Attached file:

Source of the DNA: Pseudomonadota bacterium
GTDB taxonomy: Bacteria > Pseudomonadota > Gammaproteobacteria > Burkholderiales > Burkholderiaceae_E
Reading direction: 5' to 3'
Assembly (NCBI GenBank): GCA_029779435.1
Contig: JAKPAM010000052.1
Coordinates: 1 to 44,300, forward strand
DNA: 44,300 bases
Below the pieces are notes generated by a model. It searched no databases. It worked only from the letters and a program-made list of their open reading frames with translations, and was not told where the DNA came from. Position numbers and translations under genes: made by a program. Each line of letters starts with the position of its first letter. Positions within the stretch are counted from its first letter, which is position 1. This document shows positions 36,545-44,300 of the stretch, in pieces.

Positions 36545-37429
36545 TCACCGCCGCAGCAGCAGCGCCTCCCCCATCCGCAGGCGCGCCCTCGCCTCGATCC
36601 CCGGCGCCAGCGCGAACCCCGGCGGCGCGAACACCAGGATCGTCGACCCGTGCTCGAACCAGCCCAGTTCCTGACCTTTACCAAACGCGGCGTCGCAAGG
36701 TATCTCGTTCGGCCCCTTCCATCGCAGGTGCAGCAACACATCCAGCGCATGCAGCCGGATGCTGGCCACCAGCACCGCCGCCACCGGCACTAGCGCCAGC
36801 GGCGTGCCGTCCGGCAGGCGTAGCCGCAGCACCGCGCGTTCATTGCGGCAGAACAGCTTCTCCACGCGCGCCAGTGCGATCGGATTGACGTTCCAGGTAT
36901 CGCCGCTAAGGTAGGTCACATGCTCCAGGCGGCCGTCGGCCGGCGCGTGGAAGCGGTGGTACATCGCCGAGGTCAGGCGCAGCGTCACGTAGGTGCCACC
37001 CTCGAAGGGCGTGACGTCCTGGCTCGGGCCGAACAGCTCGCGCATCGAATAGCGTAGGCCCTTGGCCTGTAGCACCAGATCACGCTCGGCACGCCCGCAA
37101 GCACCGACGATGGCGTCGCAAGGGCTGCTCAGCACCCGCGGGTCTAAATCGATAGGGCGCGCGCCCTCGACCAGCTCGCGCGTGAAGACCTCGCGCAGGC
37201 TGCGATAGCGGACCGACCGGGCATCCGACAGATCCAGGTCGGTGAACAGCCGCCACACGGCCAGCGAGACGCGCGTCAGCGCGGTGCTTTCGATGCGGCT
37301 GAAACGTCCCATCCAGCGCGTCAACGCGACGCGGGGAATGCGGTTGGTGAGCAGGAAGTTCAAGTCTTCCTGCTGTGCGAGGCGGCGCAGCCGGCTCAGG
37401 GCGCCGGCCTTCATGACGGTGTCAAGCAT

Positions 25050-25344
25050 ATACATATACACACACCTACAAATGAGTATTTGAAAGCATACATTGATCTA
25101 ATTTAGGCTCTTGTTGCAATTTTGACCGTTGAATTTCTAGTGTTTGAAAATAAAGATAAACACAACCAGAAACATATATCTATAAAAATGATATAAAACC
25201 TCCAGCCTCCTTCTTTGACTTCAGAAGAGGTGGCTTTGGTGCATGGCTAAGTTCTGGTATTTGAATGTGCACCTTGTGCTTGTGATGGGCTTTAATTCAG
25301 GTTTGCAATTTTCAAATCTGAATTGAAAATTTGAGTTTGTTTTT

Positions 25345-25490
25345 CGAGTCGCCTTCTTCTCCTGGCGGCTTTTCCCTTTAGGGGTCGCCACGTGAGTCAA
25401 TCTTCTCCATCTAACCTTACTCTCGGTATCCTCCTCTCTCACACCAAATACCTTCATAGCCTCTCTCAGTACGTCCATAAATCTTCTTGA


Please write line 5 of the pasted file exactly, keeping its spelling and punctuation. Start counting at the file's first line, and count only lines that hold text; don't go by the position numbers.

Contig: JAKPAM010000052.1